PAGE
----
Preliminary results of a study (Nurses Health Study II) suggest that a history of fertility problems and the use of ovulation-inducing drugs (OIDs) are associated with an almost 2-fold increased risk of having a child with autism spectrum disorder (ASD).
The investigators at the Havard School of Public Health compiled data from 3,985 participants (aged 25 to 42 years old), who had their first child between 1993 and 2003, on their history of infertility, use of OIDs (oral or injected), and the incidence of their child having ASD.
The results indicated that the risk of having a child with ASD was increased (91% increase in risk) in women who have a history of infertility and used OID.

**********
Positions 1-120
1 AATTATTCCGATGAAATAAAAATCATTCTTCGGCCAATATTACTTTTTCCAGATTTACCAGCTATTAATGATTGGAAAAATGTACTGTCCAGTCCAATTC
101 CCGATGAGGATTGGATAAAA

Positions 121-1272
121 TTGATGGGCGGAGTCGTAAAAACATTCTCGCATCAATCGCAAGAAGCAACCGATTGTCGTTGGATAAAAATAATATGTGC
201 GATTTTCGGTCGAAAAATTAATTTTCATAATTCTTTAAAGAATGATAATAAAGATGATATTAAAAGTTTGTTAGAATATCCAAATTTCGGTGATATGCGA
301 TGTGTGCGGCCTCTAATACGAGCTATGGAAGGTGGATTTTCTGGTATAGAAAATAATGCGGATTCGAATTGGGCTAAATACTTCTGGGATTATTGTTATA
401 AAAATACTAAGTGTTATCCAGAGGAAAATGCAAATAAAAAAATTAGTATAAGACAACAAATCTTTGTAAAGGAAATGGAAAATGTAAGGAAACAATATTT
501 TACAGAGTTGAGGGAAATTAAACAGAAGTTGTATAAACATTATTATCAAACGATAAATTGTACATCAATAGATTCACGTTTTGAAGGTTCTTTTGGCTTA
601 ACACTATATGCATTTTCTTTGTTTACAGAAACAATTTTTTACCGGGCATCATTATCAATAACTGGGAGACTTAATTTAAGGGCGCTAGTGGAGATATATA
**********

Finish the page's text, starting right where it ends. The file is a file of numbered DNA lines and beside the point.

Table. Risk for ASD by OID Use and Infertility Status (N = 3985)
|Variable||No. of ASD Cases||Adjusted Odds Ratio*||P Value|
|No prior OID or INF||57||1.0|
|INF and OID||36||1.91||.007†|
|INF vs no INF||52||1.81||.005|
|OID vs no OID||38||1.58||.04|
|Stratified: effect of OID among women with INF||36||1.28||.44|
ASD = autism spectrum disorder; INF = infertility; OID = ovulation-inducing drug
*Adjusted for nurses’ age at baseline, age at first birth, parity, race, income, marital status, spouse’s education, pregnancy complications, twin births, prior miscarriages, prior induced abortions, and body mass index.
†Compared with no prior OID or INF.
Women who have infertility, but would like to conceive can also consider herbal medicine.
The study, however, was able to find whether autism is also related to women who do not have fertility problems, but take OID.
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Source: 9th Annual International Meeting for Autism Research (IMFAR): Abstract 103.002. Presented May 20, 2010.